I had a hand in the project, which lays out the underlying foundations of what it takes to do journalism, whether by amateurs or professionals.

"Principles" contains screencasts, slide shows, podcasts, tutorials, tip sheets and interviews with thought leaders in citizen media, including Doc Searls, Jimmy Wales, Ethan Zuckerman, Debbie Galant, Jay Rosen, Mary Hodder, Jarah Euston and many others. (See the full list of interview subjects here.) I’ve been holding back on publishing some of these video podcasts, so look for them here and on Real People Network in the next two weeks.

Here are a few of my favorite parts:

Screencast: How to correct mistakes online (Flash done by Laura Lo Forti, narration by Lisa Padilla)

Slide show: Fact-checking in citizen journalism (interviews with Amy Gahran, Brooks Jackson, Courtney Lowery).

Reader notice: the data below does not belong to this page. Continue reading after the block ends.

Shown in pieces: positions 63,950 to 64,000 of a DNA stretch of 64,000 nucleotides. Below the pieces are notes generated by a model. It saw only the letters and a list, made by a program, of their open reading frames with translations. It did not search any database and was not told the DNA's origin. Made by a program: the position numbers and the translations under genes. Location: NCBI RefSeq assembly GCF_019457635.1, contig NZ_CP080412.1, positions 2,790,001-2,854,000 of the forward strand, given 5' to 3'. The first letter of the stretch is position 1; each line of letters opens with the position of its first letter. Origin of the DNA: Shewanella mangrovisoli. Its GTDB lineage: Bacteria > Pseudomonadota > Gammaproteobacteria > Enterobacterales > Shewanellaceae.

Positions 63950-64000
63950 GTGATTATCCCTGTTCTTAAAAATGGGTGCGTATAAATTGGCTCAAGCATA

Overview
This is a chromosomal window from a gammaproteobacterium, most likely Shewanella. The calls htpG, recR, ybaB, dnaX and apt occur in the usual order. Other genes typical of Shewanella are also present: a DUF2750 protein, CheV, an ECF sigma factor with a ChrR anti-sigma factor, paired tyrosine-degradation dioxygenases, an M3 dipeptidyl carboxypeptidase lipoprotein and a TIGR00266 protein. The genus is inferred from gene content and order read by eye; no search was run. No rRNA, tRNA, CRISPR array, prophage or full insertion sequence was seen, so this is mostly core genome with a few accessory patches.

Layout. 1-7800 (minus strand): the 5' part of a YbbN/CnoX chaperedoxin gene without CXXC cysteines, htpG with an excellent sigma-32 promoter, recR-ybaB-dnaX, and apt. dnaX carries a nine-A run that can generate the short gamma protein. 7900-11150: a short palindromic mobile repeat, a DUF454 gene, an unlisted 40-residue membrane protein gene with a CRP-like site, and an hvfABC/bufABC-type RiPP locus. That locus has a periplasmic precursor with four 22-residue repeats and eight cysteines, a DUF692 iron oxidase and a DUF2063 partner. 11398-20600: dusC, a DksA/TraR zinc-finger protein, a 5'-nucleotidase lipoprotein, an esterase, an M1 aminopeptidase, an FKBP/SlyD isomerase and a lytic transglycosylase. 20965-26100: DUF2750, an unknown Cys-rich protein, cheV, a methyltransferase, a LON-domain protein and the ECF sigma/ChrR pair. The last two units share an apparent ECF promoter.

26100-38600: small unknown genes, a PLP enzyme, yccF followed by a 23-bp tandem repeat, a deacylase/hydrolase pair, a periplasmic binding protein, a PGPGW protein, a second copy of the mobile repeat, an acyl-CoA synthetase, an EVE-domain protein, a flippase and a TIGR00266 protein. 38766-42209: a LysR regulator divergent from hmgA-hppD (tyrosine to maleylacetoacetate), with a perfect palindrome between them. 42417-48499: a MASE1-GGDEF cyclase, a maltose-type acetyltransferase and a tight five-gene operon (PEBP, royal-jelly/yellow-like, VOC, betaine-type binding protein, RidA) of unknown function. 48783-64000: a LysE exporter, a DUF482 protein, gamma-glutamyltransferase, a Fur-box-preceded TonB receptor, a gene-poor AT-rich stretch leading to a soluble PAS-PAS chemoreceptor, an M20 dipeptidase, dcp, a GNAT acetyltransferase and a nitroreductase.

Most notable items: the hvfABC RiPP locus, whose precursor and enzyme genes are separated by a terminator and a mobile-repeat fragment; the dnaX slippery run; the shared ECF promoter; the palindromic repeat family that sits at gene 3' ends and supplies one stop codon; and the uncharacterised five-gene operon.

Confessional: Professional journalists admit to some of their biggest screw-ups

We’ve released everything under a Creative Commons license (and a few works are under less restrictive licenses). Dan Gillmor has more here. As always, we want this to be an ongoing conversation, so please dive in, post comments, toss out ideas and have at it.

February 15, 2007

NPR tackles social media

Andy Carvin

At the WeMedia conference in Miami last week, I finally had the chance to meet Andy Carvin in person. Andy’s a longtime blogger, podcaster and all-around smart guy. He’s now helping National Public Radio devise its social media strategy. In this 8-minute video interview, he talks about "NPRness" and the challenges of bringing social media components into an august media organization. (Ourmedia page | watch video)